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The Air Quality Blog by Rabbit Air
Bad News: There’s Gross Stuff in the Air You’re Breathing

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Everybody knows that New York City’s air is questionable at best, but you may be surprised by some of the things this scientist found fluttering around the city’s streets.

Take a deep breath. Smell that fresh spring air? Chances are, if you live in New York City, the answer to that question is an immediate and resounding “no.”

Scientist, author, and seasoned air expert, Bill Logan, recently conducted an experiment to determine what exactly New Yorkers are breathing in on a daily basis. The results revealed a surprisingly wide range of materials — in addition to the expected pollutants like pollen, exhaust fumes, and dust.

Interestingly enough, air content can paint a remarkably accurate picture of a specific neighborhood’s cultural and commercial makeup. For example, the air in particularly diverse neighborhoods, like Midtown, contained skin cells from a wide variety of races, while Chinatown air was full of fat and starch from all of the Chinese food restaurants in the area.

Intriguing correlations aside, some of the findings were just downright nasty. Let’s take a look at some of the weirder things found floating through the streets of the five boroughs.

Something in the Air

As Logan moved throughout the city with his homemade air quality tester, according to the New Daily News, he discovered the presence of a wide variety of materials, each more interesting than the next.

His first stop was beautiful Brooklyn Heights, an affluent, residential neighborhood west of Downtown Brooklyn. The air here was full of fat molecules — likely from the kitchens of the neighborhood’s many restaurants and bars. The area is also in close proximity to the Brooklyn-Queens Expressway, which meant that the air contained tiny bits of rubber and silica glass. Yikes.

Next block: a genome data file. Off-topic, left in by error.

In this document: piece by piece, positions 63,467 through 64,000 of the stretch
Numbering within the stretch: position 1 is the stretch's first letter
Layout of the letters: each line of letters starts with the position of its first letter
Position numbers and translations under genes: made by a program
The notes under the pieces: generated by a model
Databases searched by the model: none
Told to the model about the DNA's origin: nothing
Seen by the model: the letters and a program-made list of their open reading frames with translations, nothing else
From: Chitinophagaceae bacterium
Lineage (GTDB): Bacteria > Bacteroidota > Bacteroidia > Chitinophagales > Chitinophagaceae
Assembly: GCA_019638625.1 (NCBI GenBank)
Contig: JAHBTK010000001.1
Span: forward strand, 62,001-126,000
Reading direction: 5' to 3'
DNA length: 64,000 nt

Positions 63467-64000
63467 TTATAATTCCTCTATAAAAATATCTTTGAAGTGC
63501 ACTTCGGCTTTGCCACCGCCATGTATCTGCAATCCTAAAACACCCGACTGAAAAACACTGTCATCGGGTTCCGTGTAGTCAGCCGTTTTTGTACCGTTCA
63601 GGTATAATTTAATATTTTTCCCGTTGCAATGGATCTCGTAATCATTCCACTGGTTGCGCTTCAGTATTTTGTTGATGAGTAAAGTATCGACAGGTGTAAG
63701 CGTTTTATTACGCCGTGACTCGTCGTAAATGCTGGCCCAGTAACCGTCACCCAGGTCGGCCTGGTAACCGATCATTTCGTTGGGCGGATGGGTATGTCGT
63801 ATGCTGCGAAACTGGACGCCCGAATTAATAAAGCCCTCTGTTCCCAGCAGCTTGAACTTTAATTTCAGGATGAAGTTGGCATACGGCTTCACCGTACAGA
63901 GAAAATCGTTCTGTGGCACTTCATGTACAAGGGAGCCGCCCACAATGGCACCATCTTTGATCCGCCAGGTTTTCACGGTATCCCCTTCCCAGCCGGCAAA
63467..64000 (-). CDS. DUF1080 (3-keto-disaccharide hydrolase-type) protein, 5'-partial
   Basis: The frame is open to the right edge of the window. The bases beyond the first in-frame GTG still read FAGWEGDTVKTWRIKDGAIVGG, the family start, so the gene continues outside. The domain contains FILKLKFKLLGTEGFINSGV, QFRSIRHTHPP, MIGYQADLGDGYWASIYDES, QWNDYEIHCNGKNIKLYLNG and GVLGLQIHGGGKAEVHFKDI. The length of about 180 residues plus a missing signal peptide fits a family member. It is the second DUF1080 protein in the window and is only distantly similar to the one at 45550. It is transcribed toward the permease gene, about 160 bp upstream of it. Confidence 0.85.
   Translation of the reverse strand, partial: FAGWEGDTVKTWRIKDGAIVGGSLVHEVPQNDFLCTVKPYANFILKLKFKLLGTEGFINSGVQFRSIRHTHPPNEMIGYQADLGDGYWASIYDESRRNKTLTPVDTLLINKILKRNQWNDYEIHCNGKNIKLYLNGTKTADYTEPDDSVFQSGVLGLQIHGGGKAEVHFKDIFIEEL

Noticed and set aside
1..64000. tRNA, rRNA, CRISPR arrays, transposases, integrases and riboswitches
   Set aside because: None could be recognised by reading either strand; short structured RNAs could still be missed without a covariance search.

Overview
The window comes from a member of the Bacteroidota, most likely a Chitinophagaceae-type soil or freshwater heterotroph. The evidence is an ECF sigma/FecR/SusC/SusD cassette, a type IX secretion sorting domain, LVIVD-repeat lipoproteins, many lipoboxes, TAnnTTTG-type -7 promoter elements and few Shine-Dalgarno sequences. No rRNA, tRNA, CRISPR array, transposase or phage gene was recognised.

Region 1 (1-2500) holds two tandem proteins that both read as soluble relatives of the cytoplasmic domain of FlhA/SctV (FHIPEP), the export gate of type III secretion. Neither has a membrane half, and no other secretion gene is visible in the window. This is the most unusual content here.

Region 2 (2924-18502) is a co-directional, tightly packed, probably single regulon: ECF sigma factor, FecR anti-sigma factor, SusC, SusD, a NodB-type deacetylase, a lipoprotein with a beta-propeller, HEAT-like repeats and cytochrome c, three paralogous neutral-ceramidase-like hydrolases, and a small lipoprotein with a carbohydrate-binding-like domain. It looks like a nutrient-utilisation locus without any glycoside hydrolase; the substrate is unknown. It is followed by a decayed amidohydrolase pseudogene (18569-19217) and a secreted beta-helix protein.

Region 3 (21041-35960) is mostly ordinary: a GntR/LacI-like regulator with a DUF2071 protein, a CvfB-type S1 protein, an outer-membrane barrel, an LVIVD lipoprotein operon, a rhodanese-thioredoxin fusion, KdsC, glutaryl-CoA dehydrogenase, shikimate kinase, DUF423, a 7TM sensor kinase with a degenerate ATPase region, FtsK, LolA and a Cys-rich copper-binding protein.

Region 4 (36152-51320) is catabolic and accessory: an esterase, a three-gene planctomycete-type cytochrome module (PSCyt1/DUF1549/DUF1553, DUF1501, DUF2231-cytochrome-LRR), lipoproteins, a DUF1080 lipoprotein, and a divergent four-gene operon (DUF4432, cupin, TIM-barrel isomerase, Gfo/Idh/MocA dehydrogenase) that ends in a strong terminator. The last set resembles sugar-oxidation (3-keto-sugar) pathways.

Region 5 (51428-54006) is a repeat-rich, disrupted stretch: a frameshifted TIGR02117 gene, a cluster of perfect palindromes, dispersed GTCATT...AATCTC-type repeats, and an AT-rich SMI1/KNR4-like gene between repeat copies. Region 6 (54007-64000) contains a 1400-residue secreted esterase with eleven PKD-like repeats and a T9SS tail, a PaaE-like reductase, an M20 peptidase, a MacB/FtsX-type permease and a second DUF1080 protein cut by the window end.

The now-trendy Williamsburg, tested positive for bits of denim and other natural fibers, nail polish, pollen, and even human hair — unsurprising, considering the overwhelming abundance of hipsters in the neighborhood.

The blocks surrounding Times Square — full of cars and humans — were unsurprisingly teeming with dead skin cells, soot, tire rubber, and carbon from automobile exhaust. Meanwhile, the air in the South Bronx was saturated with noxious fumes, like carbon, diesel exhaust, and bits of rubber.

And in East Elmhurst, Queens, Logan detected significant samples of rust spores, miniature glass fragments, carbon exhaust, and even flecks of insect exoskeletons.

With all of these strange and occasionally toxic materials floating around, it’s no wonder that the asthma rate in New York City is higher than in any other major city in the United States, as the New York Times reports.

In fact, a study indicated that in Central Harlem, up to one in four children suffer from the disease. To put that into perspective, there are no well-known case studies indicating levels above 20% anywhere else in the country.

Pick Your Battles

While we certainly can’t control the air floating through the city streets, we can exercise a certain amount of control over the indoor air quality (IAQ) of our own homes and workspaces. If you consider the fact that most Americans spend up to 90% of their time indoors (according to the EPA), improving IAQ is more critical than ever — especially if you’re a New Yorker, or a citizen of any metropolitan area, for that matter. 

Particulate matter like dust, haze, and smoke enter your living spaces through poorly ventilated or sealed off rooms, negatively affecting your IAQ. If there are cracks in your windows and doors or openings in your air vents, your home isn’t adequately protecting you from the dangers of the urban outdoors.

Cutting-edge air filtration systems, like those offered by Rabbit Air, are simple, powerful tools that can help you in the battle against unhealthy air. Rabbit Air purifiers employ a four-stage filtration system that will capture the smallest and most “unique” particles the Big Apple has to offer, making the space around you safer, healthier, and toxin-free.

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